A small-scale study by Clayton Cook and colleagues, published in the Journal of Positive Behavior Interventions, investigated the impact of a Positive Greetings at the Door (PGD) strategy.
Ten English and maths classrooms (from sixth to eighth grade – Years 7-9) in two schools in the Pacific Northwest of the United States were identified that had low levels of academic engaged time (AET) and a high rate of disruptive and off-task behaviour. In total, 203 pupils took part. A randomised block design was used to allocate the classes to intervention and control groups.
Teachers of intervention classes were provided with training sessions and follow-up coaching on a PGD strategy (greeting the pupils by name, reminding pupils individually and collectively of behaviours for success, having a structured learning activity ready, and positively recognising on-time behaviour). Teachers in the control classes were given the same amount of time to talk with other teachers about their classroom management practice.
Class-wide and individual pupils behaviour was measured using the Behavioral Observation of Students in Schools (BOSS). Over two months, results showed that AET increased for the intervention group and stayed relatively constant for the control group (effect size = +0.93), while disruptive behaviour decreased by a similar amount (ES = -0.87).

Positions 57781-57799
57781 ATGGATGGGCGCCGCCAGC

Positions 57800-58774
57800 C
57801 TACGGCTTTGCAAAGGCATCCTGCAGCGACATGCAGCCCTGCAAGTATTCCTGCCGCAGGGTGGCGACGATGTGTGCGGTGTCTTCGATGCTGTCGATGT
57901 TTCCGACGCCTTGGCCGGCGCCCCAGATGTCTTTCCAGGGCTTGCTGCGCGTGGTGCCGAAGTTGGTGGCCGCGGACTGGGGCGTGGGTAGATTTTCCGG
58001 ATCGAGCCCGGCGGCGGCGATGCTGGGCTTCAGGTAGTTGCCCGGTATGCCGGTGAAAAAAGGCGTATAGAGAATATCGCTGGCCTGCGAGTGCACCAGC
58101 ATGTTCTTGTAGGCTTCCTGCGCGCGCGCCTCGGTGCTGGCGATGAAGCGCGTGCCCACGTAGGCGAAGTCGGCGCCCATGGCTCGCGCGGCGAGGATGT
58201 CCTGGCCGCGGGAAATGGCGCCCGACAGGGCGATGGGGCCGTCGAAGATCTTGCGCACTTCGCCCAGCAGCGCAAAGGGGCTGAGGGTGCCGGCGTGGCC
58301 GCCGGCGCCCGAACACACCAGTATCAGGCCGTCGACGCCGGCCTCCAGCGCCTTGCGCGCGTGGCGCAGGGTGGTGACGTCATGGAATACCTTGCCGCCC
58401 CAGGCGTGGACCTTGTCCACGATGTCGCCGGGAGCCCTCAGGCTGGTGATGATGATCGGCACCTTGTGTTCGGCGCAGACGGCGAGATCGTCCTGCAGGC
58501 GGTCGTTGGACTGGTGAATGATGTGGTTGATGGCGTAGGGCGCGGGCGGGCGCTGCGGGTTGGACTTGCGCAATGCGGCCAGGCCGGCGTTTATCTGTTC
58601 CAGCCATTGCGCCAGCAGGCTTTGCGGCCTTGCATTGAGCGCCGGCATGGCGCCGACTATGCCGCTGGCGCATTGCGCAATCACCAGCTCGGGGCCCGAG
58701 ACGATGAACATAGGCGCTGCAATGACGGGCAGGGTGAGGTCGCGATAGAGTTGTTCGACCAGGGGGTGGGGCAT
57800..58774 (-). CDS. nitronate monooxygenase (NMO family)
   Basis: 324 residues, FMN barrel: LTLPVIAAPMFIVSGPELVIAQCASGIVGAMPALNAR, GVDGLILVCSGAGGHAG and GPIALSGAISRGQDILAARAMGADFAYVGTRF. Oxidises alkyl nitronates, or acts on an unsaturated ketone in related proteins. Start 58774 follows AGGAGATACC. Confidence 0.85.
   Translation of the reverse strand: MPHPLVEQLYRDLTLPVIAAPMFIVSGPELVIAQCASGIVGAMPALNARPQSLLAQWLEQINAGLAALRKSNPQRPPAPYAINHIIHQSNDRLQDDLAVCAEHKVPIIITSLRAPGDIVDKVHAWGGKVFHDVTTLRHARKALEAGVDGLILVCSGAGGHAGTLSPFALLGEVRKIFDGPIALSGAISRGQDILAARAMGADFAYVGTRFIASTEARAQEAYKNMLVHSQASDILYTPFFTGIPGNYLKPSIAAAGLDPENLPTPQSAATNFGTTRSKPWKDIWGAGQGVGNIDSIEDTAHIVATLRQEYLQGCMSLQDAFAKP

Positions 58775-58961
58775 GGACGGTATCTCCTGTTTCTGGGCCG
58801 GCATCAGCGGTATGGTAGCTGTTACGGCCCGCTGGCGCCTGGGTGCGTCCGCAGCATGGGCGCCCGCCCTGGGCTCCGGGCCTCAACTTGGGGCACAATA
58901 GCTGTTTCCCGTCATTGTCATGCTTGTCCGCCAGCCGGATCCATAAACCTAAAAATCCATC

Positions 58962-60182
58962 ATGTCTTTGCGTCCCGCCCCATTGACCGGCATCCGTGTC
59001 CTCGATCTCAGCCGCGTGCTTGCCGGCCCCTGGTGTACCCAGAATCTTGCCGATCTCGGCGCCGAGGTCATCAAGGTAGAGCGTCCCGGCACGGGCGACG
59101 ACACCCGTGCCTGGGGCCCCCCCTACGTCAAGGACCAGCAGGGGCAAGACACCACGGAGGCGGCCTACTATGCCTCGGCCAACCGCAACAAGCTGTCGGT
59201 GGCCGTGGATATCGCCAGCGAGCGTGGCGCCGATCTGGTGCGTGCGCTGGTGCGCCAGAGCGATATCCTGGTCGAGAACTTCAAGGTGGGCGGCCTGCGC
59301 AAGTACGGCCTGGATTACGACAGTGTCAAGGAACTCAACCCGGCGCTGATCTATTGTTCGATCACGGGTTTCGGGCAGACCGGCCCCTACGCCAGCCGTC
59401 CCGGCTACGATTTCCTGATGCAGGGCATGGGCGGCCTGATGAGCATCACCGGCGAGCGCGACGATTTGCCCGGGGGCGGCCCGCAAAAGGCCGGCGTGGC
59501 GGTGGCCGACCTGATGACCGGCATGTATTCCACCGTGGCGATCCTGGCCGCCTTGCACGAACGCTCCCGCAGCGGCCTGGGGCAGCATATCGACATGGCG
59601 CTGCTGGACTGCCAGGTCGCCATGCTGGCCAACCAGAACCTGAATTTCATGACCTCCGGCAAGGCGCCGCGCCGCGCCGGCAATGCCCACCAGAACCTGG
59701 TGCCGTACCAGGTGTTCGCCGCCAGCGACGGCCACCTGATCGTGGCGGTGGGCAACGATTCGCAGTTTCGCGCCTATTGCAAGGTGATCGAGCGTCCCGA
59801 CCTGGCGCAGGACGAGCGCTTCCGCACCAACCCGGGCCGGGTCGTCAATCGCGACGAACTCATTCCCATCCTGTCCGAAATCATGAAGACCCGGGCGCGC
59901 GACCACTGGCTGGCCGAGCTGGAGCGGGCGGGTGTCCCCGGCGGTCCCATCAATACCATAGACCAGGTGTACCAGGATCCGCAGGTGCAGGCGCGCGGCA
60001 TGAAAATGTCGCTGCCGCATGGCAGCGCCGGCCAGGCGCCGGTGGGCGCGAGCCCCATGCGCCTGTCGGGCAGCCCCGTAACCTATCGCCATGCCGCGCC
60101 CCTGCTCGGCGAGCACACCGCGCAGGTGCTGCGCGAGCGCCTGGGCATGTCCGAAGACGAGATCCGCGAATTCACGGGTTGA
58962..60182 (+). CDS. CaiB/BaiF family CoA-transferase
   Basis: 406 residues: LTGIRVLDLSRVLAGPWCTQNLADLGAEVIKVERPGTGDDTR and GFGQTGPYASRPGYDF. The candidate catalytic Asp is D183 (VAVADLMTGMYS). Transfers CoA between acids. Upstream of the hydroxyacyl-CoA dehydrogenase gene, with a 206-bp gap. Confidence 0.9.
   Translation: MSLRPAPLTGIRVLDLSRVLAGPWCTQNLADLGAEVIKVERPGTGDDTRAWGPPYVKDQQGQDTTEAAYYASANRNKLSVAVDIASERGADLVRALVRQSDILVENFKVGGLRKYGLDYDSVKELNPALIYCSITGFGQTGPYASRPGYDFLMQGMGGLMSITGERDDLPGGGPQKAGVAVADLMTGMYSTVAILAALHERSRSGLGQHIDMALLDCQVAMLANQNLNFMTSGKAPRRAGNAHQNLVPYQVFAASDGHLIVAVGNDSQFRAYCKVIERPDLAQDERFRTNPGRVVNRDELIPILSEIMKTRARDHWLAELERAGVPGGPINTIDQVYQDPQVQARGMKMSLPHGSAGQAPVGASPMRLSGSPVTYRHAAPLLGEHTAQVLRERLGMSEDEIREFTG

The authors caution that the small sample of teachers lessens the generalisability of the study findings, and that the study focused on classes with low baseline levels of academic engagement and classroom management practices, so a similar impact might not be seen in all classrooms.
Source: Positive greetings at the door: Evaluation of a low-cost, high-yield proactive classroom management strategy (October 2018), Journal of Positive Behavior Interventions, 20(3), 149–159